Bottarga is a popular ingredient in the south of Italy. It consists of the salted and dried roe pouch of the Atlantic bluefin tuna; it can also be prepared with the dried roe pouch of the flathead mullet. It is used minced for dressing pasta or sliced with olive oil and lemon on bread. On the islands of Sardinia and Sicily, fresh sea urchin roe is widely consumed, both as is and as a pasta sauce. Its consumption is limited to certain months of the year to preserve the sea urchin.


Norwegian caviar is most commonly made from cod, but caviar made from lumpsucker or capelin roe is also available. During winter season, when skrei, winter cod is available, roe is cooked in its sack and served with cod liver and poached cod. This traditional dish is particularly popular in coastal Norway and is called mølje. In some areas it is also common to fry the roe from freshly caught fish, to be eaten on bread or with potatoes and flatbread.


Codfish roe and sardine roe are sold in olive oil. The fresh roe of hake (pescada) is also consumed (a popular way of eating it is boiled with vegetables, and simply seasoned with olive oil and a dash of vinegar). In the South of Portugal, the "ouriço do mar" (sea urchin) is highly appreciated. In the Sines area (Alentejo), a layer of dried pine needles is placed on the ground and, on top of it, a layer of sea urchins. This layer is topped with a second layer of dried pine needles. The pile is set on fire. The roe is removed from the cooked sea urchins and eaten. Sea urchin is not consumed in May, June, July, and August.


Romanian roe salad decorated with black olives

Fish roe is very popular in Romania as a starter (like salată de icre) or sometimes served for breakfast on toasted bread. The most common roe is that of the European carp; pike, herring, cod are also popular. Fried soft roe is also a popular dish. Sturgeon roe is a delicacy normally served at functions.

Russia and ex-USSR countries

Open sandwich (butterbrot) with pollock roe

In Russian, all types of fish roe are called ikra (икра), and there is no linguistic distinction between the English words "roe" and "caviar". Also, Russians tend to translate any "ikra" as "caviar", thus creating the impression of availability of sturgeon roe.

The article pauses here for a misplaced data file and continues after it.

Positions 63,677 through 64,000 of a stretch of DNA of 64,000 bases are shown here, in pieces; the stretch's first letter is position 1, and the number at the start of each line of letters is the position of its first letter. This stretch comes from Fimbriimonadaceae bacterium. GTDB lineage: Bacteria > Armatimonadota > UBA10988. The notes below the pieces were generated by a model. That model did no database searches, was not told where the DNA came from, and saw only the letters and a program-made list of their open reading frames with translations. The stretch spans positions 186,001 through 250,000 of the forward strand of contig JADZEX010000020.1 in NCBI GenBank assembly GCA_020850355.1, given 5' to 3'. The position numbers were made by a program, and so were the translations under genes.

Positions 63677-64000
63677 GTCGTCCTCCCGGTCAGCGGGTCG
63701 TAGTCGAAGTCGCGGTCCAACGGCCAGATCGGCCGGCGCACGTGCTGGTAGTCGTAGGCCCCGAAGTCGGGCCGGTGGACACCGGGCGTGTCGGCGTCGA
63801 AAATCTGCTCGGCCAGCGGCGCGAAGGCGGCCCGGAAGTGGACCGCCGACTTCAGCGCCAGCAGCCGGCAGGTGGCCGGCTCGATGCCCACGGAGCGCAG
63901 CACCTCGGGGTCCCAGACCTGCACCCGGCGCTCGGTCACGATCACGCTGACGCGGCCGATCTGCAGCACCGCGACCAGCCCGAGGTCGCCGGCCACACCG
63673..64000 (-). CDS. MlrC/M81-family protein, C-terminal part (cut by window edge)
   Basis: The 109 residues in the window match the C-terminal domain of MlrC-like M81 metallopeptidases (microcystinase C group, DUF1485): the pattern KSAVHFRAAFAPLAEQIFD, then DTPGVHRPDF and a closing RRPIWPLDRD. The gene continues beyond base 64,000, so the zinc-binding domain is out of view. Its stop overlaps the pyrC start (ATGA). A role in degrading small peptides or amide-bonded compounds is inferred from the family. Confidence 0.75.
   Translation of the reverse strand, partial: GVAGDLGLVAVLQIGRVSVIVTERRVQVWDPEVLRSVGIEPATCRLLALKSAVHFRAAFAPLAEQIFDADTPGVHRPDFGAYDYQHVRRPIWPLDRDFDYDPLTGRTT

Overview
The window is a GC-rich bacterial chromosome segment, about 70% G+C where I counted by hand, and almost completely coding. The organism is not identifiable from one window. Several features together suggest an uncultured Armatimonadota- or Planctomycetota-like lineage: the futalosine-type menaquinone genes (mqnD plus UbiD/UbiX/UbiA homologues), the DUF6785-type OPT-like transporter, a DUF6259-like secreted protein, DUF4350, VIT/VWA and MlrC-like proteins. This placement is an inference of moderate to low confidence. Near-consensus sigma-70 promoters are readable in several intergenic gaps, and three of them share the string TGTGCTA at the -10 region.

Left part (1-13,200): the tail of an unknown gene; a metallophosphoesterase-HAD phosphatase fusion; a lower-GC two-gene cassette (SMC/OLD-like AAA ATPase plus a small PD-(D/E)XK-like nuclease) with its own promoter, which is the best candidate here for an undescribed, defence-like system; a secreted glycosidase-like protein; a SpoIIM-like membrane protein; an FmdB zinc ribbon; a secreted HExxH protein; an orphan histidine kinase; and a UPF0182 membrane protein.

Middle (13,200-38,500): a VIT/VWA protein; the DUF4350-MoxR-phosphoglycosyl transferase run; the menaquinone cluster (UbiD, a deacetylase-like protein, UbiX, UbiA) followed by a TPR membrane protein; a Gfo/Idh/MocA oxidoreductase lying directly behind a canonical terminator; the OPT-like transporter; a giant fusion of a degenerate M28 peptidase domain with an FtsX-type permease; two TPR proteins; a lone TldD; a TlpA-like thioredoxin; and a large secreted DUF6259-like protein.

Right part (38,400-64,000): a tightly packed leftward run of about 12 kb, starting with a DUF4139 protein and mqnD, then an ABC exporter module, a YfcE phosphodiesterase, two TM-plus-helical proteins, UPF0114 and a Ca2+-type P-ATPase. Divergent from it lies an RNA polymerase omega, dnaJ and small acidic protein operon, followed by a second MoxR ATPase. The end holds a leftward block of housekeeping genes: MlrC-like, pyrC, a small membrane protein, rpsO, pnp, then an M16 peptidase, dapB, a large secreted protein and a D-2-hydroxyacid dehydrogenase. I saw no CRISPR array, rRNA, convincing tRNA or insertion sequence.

Sturgeon roe, called chyornaya ikra (чёрная икра, "black caviar") is most prized. It is followed in prestige by salmon roe called krasnaya ikra (красная икра, "red caviar"), which is less expensive, but still considered a delicacy. Both types of roe are usually served lightly salted on buttered wheat bread, or as an accompaniment for blini, or used as an ingredient in various haute cuisine and festive dishes. The butter on bread may soften the taste of large pellets of black or red roe this way, by making it more dull, and the bread should be soft and fresh rather than soggy, crisp or bun-like dense.

More common roes, such as cod, Alaska pollock, and herring ones are everyday dishes, combining richness in protein with low price. Salted cod or pollock roe on buttered bread is common breakfast fare and herring roe is often eaten smoked or fried. The roe of freshwater fish is also popular but the commercial availability is lower. Soft roe of various fishes is also widely consumed, mostly fried, and is a popular cantina-style dish.

Roe found in dried vobla fish is considered delicious by some; though dried vobla roe is not produced separately as a stand-alone dish, roe-carrying vobla is prized.


Cod and hake roe is commonly consumed throughout Spain in many different forms: sautéed, grilled, fried, marinated, pickled, boiled, with mayonnaise, or in salad. Tuna and ling dry brined roe is traditional in Andalusia and the Mediterranean coasts since antiquity. In all of the Spanish coastal regions, sea urchin roe is considered a delicacy and consumed raw. Roe from the Mediterranean grey mullet, Mugil cephalus, is a sustainable roe resembling sturgeon roe that is marketed from Spain to countries around the world.[19]


Smörgåskaviar as a condiment on a cottage cheese sandwich

Smoked and salted cod roe paste known as smörgåskaviar is commonly served as sandwich topping in Sweden.